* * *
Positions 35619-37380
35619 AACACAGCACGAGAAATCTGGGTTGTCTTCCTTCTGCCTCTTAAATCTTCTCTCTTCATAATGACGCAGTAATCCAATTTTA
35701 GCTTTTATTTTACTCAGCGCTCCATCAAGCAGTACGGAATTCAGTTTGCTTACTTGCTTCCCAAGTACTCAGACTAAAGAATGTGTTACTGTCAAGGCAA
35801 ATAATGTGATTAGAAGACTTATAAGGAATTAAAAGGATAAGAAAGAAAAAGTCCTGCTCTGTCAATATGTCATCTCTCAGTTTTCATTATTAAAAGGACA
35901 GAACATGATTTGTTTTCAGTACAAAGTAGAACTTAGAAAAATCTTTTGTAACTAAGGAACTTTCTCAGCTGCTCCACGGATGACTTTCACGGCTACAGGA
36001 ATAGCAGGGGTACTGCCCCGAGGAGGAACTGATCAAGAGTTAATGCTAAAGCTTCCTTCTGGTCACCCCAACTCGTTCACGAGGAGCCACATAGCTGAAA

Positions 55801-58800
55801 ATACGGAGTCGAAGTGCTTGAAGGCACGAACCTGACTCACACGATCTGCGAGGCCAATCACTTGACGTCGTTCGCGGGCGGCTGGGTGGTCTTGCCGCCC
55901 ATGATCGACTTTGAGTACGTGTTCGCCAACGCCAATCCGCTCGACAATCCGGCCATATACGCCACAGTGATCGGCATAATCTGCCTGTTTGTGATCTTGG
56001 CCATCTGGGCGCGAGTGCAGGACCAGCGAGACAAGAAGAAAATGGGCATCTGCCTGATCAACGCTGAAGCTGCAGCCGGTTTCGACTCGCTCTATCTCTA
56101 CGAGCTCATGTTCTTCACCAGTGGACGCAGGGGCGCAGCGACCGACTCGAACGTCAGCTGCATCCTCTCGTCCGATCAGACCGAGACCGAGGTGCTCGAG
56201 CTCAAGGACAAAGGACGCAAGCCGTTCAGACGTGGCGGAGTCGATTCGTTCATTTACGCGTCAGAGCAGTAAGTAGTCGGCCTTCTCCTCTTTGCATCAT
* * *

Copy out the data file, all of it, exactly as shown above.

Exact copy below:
Positions 35619-37380
35619 AACACAGCACGAGAAATCTGGGTTGTCTTCCTTCTGCCTCTTAAATCTTCTCTCTTCATAATGACGCAGTAATCCAATTTTA
35701 GCTTTTATTTTACTCAGCGCTCCATCAAGCAGTACGGAATTCAGTTTGCTTACTTGCTTCCCAAGTACTCAGACTAAAGAATGTGTTACTGTCAAGGCAA
35801 ATAATGTGATTAGAAGACTTATAAGGAATTAAAAGGATAAGAAAGAAAAAGTCCTGCTCTGTCAATATGTCATCTCTCAGTTTTCATTATTAAAAGGACA
35901 GAACATGATTTGTTTTCAGTACAAAGTAGAACTTAGAAAAATCTTTTGTAACTAAGGAACTTTCTCAGCTGCTCCACGGATGACTTTCACGGCTACAGGA
36001 ATAGCAGGGGTACTGCCCCGAGGAGGAACTGATCAAGAGTTAATGCTAAAGCTTCCTTCTGGTCACCCCAACTCGTTCACGAGGAGCCACATAGCTGAAA

Positions 55801-58800
55801 ATACGGAGTCGAAGTGCTTGAAGGCACGAACCTGACTCACACGATCTGCGAGGCCAATCACTTGACGTCGTTCGCGGGCGGCTGGGTGGTCTTGCCGCCC
55901 ATGATCGACTTTGAGTACGTGTTCGCCAACGCCAATCCGCTCGACAATCCGGCCATATACGCCACAGTGATCGGCATAATCTGCCTGTTTGTGATCTTGG
56001 CCATCTGGGCGCGAGTGCAGGACCAGCGAGACAAGAAGAAAATGGGCATCTGCCTGATCAACGCTGAAGCTGCAGCCGGTTTCGACTCGCTCTATCTCTA
56101 CGAGCTCATGTTCTTCACCAGTGGACGCAGGGGCGCAGCGACCGACTCGAACGTCAGCTGCATCCTCTCGTCCGATCAGACCGAGACCGAGGTGCTCGAG
56201 CTCAAGGACAAAGGACGCAAGCCGTTCAGACGTGGCGGAGTCGATTCGTTCATTTACGCGTCAGAGCAGTAAGTAGTCGGCCTTCTCCTCTTTGCATCAT